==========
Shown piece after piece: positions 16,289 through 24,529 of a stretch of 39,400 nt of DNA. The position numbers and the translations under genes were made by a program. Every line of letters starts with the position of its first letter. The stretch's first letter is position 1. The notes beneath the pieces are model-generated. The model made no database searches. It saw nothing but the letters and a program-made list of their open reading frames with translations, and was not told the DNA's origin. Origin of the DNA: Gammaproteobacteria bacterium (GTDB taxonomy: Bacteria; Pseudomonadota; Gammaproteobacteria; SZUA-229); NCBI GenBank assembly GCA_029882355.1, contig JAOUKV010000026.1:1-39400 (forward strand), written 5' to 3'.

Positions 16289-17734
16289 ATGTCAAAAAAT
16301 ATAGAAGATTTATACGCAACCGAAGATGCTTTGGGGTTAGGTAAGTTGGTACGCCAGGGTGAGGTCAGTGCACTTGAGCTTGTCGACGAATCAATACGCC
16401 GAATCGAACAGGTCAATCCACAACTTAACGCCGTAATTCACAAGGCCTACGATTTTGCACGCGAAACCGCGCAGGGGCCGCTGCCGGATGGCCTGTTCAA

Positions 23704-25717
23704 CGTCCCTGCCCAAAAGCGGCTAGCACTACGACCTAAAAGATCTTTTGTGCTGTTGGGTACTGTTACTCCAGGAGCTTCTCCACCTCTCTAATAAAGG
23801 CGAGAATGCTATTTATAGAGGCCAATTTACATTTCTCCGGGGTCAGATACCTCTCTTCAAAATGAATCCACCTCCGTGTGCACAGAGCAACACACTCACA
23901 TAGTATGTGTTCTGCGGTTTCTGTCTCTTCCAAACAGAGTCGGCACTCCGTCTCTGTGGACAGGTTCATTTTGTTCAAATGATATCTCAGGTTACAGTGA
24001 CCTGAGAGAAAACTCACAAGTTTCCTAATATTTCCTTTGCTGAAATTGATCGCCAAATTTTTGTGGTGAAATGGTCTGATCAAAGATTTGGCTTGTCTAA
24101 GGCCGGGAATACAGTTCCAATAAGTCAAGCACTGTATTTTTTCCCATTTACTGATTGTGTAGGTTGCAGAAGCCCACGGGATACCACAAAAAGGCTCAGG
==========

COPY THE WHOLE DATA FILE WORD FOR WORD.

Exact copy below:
Shown piece after piece: positions 16,289 through 24,529 of a stretch of 39,400 nt of DNA. The position numbers and the translations under genes were made by a program. Every line of letters starts with the position of its first letter. The stretch's first letter is position 1. The notes beneath the pieces are model-generated. The model made no database searches. It saw nothing but the letters and a program-made list of their open reading frames with translations, and was not told the DNA's origin. Origin of the DNA: Gammaproteobacteria bacterium (GTDB taxonomy: Bacteria; Pseudomonadota; Gammaproteobacteria; SZUA-229); NCBI GenBank assembly GCA_029882355.1, contig JAOUKV010000026.1:1-39400 (forward strand), written 5' to 3'.

Positions 16289-17734
16289 ATGTCAAAAAAT
16301 ATAGAAGATTTATACGCAACCGAAGATGCTTTGGGGTTAGGTAAGTTGGTACGCCAGGGTGAGGTCAGTGCACTTGAGCTTGTCGACGAATCAATACGCC
16401 GAATCGAACAGGTCAATCCACAACTTAACGCCGTAATTCACAAGGCCTACGATTTTGCACGCGAAACCGCGCAGGGGCCGCTGCCGGATGGCCTGTTCAA

Positions 23704-25717
23704 CGTCCCTGCCCAAAAGCGGCTAGCACTACGACCTAAAAGATCTTTTGTGCTGTTGGGTACTGTTACTCCAGGAGCTTCTCCACCTCTCTAATAAAGG
23801 CGAGAATGCTATTTATAGAGGCCAATTTACATTTCTCCGGGGTCAGATACCTCTCTTCAAAATGAATCCACCTCCGTGTGCACAGAGCAACACACTCACA
23901 TAGTATGTGTTCTGCGGTTTCTGTCTCTTCCAAACAGAGTCGGCACTCCGTCTCTGTGGACAGGTTCATTTTGTTCAAATGATATCTCAGGTTACAGTGA
24001 CCTGAGAGAAAACTCACAAGTTTCCTAATATTTCCTTTGCTGAAATTGATCGCCAAATTTTTGTGGTGAAATGGTCTGATCAAAGATTTGGCTTGTCTAA
24101 GGCCGGGAATACAGTTCCAATAAGTCAAGCACTGTATTTTTTCCCATTTACTGATTGTGTAGGTTGCAGAAGCCCACGGGATACCACAAAAAGGCTCAGG